Matrotrophic development is widespread in the animal kingdom, both among invertebrates and vertebrates, including placental mammals. It has evolved independently over a hundred times in different taxa1. During evolution, variable patterns of matrotrophic development have developed. As a consequence, matrotrophic animals differ in the amount of nutrients provided by maternal organisms in relation to overall provisioning, from an insignificant amount (incipient matrotrophy) to a substantial one (substantial matrotrophy)2,3,4,5. Another difference concerns the source of the nutrients. On the basis of the source of nutrients, five main types of matrotrophy have been distinguished: (i) histotrophy, (ii) histophagy; (iii) oophagy, (iv) embryophagy, and (v) placentotrophy. Placentotrophy and histotrophy are the most common, and although placentotrophy is considered the most advanced type of matrotrophic development, histotrophy is the simplest1.
In arthropods lecithotrophy predominates, however, the occurrence of extraembryonic nutrition has been evidenced in both subphyla, that is, Mandibulata (Myriapoda and Pancrustacea) and Chelicerata. In the former group, matrotrophy occurs in several insect orders, e.g., Dermaptera, Strepsiptera, Diptera, and some crustaceans e.g., Isopoda and Decapoda1,6,7,8,9. In extant chelicerates, matrotrophy has been described in pseudoscorpions and scorpions, and 2 genera of mites10,11. What is surprising, recent studies on a representative of Pycnogonida, a sister branch of Euchelicerata, indicate that the switch to lecithotrophy happened in recent evolutionary history12.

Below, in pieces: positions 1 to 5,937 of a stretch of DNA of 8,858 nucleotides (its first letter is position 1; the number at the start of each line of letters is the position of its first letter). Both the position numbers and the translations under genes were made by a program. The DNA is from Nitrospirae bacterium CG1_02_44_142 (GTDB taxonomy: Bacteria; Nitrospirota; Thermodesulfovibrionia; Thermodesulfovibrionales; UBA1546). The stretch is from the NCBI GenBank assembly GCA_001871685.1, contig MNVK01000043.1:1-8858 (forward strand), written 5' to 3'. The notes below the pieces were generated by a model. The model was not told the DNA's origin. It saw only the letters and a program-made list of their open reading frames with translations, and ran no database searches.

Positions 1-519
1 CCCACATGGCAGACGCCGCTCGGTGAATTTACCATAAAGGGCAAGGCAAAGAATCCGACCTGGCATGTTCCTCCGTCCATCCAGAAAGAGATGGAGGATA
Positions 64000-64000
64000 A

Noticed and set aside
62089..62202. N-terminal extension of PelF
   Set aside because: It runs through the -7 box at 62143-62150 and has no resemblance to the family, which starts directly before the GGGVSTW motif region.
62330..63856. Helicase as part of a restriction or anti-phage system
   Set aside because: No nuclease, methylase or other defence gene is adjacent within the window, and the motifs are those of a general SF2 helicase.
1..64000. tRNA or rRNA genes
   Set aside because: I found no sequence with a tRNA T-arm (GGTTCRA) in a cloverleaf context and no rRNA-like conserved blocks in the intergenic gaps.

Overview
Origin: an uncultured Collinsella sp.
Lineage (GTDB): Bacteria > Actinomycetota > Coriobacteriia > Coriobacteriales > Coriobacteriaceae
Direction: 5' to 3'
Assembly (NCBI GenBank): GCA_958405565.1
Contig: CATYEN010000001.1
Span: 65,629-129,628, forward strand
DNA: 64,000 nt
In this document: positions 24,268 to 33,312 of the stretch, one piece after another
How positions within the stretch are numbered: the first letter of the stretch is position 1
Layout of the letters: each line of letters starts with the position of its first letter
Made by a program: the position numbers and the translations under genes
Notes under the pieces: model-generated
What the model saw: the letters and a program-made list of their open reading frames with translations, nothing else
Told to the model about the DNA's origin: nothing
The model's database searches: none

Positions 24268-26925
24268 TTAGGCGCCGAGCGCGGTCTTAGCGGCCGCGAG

In pseudoscorpions and scorpions, matrotrophy is considered an obligatory mode of embryo feeding1. Phylogenetic relationships between pseudoscorpions and scorpions, as well as their position among other chelicerate orders, remain controversial (see e.g.,13,14). The latest analyses support the inclusion of pseudoscorpions in Arachnopulmonata as the sister group of scorpions. A new clade named Panscorpiones has been proposed that unites Scorpiones and Pseudoscorpiones15.